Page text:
• Must have extensive expertise in area of research and laws/regulations
    • Required for ALL restricted areas of research
    • Responsible for training student on safety and procedures and the review of required forms


    Designated Supervisors

    • May also be the Adult Sponsor
    • Provides DIRECT supervision to student in restricted areas
    • Must be familiar with student project and area of research
    • Middle School: Form D
  • How can I keep track of all the different terms and vocabulary?

    In schools across the state, there is no standard convention for terms for the STEM process or for the Science & Engineering Fair project components.

    MSEF and collaborating teachers drafted a glossary of terms in that can be found in the Science Fair Ready framework. We hope this helps! Please share with students as needed.

  • Can students in an Out-of-School time program participate in the Science Fair?

    Students in grades 6-12 who take part in an independent science/engineering research project as part of an established out-of-school program in Massachusetts, e.g. Big Brothers/Big Sisters, are eligible to compete in the MSEF statewide high school Science & Engineering Fair as a direct entry through their established out-of-school program. The teacher/adult sponsor of record (as noted on MSEF Form 1) for the student(s) must be a representative of the out-of-school program.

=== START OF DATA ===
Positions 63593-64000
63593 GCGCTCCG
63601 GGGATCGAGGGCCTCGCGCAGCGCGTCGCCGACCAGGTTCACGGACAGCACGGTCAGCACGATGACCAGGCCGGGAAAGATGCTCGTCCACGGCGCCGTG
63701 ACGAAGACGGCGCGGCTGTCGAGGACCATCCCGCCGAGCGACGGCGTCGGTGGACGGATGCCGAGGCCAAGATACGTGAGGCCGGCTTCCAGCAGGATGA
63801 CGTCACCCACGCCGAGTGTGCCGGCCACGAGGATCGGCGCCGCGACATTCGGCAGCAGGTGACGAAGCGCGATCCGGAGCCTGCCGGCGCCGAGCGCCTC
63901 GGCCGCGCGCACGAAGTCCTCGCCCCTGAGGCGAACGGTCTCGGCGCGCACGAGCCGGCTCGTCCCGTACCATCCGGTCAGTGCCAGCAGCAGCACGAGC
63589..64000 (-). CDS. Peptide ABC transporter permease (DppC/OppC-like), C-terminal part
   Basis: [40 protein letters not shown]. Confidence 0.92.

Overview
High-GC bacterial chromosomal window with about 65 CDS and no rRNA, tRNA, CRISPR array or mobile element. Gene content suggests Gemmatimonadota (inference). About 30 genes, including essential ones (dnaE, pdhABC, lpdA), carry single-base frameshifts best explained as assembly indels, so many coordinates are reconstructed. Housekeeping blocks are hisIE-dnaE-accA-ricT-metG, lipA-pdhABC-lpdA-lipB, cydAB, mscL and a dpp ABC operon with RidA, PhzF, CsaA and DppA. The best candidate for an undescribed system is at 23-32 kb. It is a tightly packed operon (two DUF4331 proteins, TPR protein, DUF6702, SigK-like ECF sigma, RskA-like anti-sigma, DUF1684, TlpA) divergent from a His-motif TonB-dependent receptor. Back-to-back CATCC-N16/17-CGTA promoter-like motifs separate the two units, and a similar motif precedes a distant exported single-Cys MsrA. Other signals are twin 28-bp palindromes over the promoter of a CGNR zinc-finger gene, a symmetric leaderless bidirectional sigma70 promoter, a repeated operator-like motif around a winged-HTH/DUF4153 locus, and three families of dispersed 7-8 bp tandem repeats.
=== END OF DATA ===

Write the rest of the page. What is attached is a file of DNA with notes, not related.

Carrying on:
• What can I do if a student wants to participate and our school doesn’t have a program?

    Schools can still support student participation as an independent project, with the option of working with an outside mentor or supervisor. A teacher needs to review and sign all the necessary forms. Teacher will still need to set up accounts in zFairs before the student. Remember you will be responsible for understanding all the safety rules, deadlines and for making sure all required forms are submitted on time, and we’re here to help!

    Review the roles and responsibilities of adults here and reach out to MSEF at [email protected] and we will help connect you to resources and regional representation as needed.

  • Where do I go if I need help?

    MSEF staff are available for support and troubleshooting.  Please let us know if you have questions or would like assistance navigating the process. We can also connect you with your Regional representatives.

Explore the Fair process and how to participate

Fairs »